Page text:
I can’t tell you what it will cost, but, around here, I’ve have engineers do limited inspections of structural plans or land issues for well under $1,000. Find a small engineering firm, describe what you need done, and get cost estimate before proceeding. The more you can narrow his scope, like inspecting for just for water issues, the less you will pay.
      Read more about PROBLEM SOILS

  5. Jim Nosek says:

    Looking at 40 acres in Northern Arizona. Is the perc testing the seller”s responsibility or is that in the negotiation price for the land?

    • buildingadvisor says:

      Who pays for the perc test and deep hole test is a matter of negotiation. The specifics of the test – how it is done, who must do it, time of year, and so on – vary greatly from one location to another, so make sure you check with the local authorities (typically the health and/or building department) on what is required in your area.

      I would definitely make any offer to purchase contingent on the lot passing a perc test. If the seller refuses to sell on that basis, it would probably be wise to walk away.

  6. A building lot we are considering has failed perk tests for over 35 years but suddenly passes a perk test. How is this possible?

    • buildingadvisor says:

      Assuming the soil in the area has not been removed and replaced, the biggest variables are the water table and moisture content of the soil. For example, a site may fail in the rainy season (or after the snow melts) but pass in drier weather. Also one part of a site may fail while another will pass since soil and groundwater conditions can vary a great deal within the same lot.

      The perc test itself varies from a pretty formal test conducted by a soils engineer to a guy with a bucket and a wristwatch – depending on the requirements of your local government. So some tests are more accurate than others.

      I can’t say why this particular site would suddenly pass suddenly after 35 years of failure. Did it pass by a good margin or just squeak by? If I were buying this lot, I would definitely want a repeat test and would get the opinion of a septic system designer or soils engineer. In addition to a perc test, most cities and towns also require a deep hole test to examine the soil type and seasonal high water table. I would want a complete picture of the soil’s capacity to process sewage by an authorized inspector, and assurances from the town that the lot is buildable, before proceeding.

  7. Anonymous says:

    We bought 6.82 acres wooded land in 2000. The previous sellers had provided us the
    perc test that was done in 1996. Now we want to sell the land. Do we need to obtain
    the soil test again? Please advise.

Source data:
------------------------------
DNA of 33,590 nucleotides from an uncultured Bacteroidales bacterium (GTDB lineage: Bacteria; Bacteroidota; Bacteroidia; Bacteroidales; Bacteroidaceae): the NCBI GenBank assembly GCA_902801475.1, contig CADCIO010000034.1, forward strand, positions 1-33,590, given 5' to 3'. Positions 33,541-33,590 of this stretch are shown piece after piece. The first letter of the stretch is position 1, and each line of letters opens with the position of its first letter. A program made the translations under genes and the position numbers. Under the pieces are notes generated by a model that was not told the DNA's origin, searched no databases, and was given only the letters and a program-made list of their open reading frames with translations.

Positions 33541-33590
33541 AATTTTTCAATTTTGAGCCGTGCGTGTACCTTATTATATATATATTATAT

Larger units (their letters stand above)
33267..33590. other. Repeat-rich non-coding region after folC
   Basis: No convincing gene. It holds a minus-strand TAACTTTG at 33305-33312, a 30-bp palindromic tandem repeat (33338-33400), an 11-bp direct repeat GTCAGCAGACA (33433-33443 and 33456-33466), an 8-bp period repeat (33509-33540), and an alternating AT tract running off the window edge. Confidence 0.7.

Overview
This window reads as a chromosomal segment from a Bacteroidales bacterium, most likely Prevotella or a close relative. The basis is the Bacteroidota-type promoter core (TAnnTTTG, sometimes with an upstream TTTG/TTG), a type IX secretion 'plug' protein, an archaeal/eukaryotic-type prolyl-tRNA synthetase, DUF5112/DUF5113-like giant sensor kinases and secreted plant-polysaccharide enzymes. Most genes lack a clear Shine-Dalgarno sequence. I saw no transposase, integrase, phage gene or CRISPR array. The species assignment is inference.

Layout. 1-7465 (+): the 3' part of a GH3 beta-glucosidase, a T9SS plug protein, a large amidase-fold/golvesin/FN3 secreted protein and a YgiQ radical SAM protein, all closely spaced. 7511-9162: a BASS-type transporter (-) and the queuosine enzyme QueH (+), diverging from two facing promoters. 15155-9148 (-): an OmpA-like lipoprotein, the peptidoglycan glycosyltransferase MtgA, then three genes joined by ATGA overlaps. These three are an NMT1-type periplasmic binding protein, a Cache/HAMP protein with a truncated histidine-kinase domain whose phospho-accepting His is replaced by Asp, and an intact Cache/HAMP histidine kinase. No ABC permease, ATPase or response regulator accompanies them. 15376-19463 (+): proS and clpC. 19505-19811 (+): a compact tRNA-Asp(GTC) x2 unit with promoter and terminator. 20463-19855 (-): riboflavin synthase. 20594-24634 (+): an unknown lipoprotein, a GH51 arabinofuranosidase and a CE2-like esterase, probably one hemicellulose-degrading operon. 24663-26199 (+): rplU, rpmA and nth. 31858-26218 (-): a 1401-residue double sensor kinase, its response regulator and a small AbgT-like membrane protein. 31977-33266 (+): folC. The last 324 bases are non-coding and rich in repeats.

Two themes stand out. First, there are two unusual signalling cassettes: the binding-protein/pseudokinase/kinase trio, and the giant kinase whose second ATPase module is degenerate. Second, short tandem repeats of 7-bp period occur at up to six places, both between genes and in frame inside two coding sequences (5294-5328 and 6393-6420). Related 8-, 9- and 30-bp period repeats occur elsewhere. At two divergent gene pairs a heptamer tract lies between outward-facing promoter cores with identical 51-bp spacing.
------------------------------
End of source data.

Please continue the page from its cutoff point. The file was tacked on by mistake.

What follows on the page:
• buildingadvisor says:

      In most localities, perc tests don’t last forever, but how long they are valid is up to the municipal government (town/city/county) with jurisdiction over the lot. In many places, perc tests can be “updated” for a fee without doing additional testing. Check with your local building department (or health department in some locales).

      While you do not need to have current perc test results to sell a lot in most places, it will certainly make the lot easier to sell and potentially more valuable.

  8. I live on 18 acres, mostly rock/clay and the perk tests were originally for three-bedroom house. Next door is 18 acres, just sold to a company which plans to expand a 3-4 bedroom to 10-12 for commercial use. Is this possible? In this day and age are we going backwards? Or is payola still as good as Bitcoin?

    • buildingadvisor says:

      In general, what your new neighbors can build depends primarily on zoning and health department regulations. Zoning would cover the size and type of building and its usage; the health department would regulate on-site sewage.

      If they are building outside of the zoning rules, they would need a variance. As an abutter, you should have been notified if they applied for a variance, and been given a time-frame to appeal.

      If their planned use is allowed by zoning, they still would need approval for the commercial-sized septic system, unless they are tying into a municipal system). Maybe they got approval for an “alternative” system, which are allowed now in many areas.

      All of this is public record, so you might want to pay a visit to the local zoning and building department to find out what the deal is. The folks there can be a great help.

  9. Bob Frazier says:

    Does the temperature have to be within a certain range for a perc test?

    • buildingadvisor says:

      When and who can perform a perc test can is governed by local regulations, so it’s always best to check with the building or health department in the municipality (town, county, or city) that has jurisdiction. During cold winter weather, the ground may be frozen deeply, which could effect the results since frozen soil will not absorb water without the proper precautions. During the wettest time of the year, the a high water table can be an issue. In addition to town officials, septic system designers, installers, and inspectors can be good sources of insight into local conditions and regulations. See more on the Best Time of Year for a Perc Test.

  10. What if a home was built with a septic tank system and purchased without the buyer knowing the land didn’t perc. The perc test was “fudged”. Is this illegal?

    • buildingadvisor says:

      This is really a legal question and I’m not a lawyer, so I cannot give you a definitive answer.